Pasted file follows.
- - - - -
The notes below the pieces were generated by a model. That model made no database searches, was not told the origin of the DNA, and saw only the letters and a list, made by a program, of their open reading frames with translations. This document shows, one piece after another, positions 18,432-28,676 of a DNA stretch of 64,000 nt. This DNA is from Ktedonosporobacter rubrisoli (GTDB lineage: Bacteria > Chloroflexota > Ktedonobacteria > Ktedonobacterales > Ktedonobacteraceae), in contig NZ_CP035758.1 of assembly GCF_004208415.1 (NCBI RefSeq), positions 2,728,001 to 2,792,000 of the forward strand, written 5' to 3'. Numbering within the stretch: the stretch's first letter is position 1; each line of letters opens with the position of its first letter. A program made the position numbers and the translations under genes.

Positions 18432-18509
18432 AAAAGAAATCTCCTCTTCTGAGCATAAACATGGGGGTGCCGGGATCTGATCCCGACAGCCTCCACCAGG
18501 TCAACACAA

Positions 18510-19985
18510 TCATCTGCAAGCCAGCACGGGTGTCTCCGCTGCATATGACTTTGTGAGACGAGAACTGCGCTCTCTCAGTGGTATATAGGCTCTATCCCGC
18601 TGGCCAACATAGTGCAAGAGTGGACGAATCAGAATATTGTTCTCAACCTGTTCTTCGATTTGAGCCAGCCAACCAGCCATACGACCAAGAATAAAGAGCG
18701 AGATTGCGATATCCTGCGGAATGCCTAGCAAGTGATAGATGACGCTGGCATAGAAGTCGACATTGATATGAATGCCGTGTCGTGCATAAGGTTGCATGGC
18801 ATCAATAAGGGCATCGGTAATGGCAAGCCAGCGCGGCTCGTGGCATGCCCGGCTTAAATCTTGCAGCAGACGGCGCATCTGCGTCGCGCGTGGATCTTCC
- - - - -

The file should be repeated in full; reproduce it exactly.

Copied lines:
The notes below the pieces were generated by a model. That model made no database searches, was not told the origin of the DNA, and saw only the letters and a list, made by a program, of their open reading frames with translations. This document shows, one piece after another, positions 18,432-28,676 of a DNA stretch of 64,000 nt. This DNA is from Ktedonosporobacter rubrisoli (GTDB lineage: Bacteria > Chloroflexota > Ktedonobacteria > Ktedonobacterales > Ktedonobacteraceae), in contig NZ_CP035758.1 of assembly GCF_004208415.1 (NCBI RefSeq), positions 2,728,001 to 2,792,000 of the forward strand, written 5' to 3'. Numbering within the stretch: the stretch's first letter is position 1; each line of letters opens with the position of its first letter. A program made the position numbers and the translations under genes.

Positions 18432-18509
18432 AAAAGAAATCTCCTCTTCTGAGCATAAACATGGGGGTGCCGGGATCTGATCCCGACAGCCTCCACCAGG
18501 TCAACACAA

Positions 18510-19985
18510 TCATCTGCAAGCCAGCACGGGTGTCTCCGCTGCATATGACTTTGTGAGACGAGAACTGCGCTCTCTCAGTGGTATATAGGCTCTATCCCGC
18601 TGGCCAACATAGTGCAAGAGTGGACGAATCAGAATATTGTTCTCAACCTGTTCTTCGATTTGAGCCAGCCAACCAGCCATACGACCAAGAATAAAGAGCG
18701 AGATTGCGATATCCTGCGGAATGCCTAGCAAGTGATAGATGACGCTGGCATAGAAGTCGACATTGATATGAATGCCGTGTCGTGCATAAGGTTGCATGGC
18801 ATCAATAAGGGCATCGGTAATGGCAAGCCAGCGCGGCTCGTGGCATGCCCGGCTTAAATCTTGCAGCAGACGGCGCATCTGCGTCGCGCGTGGATCTTCC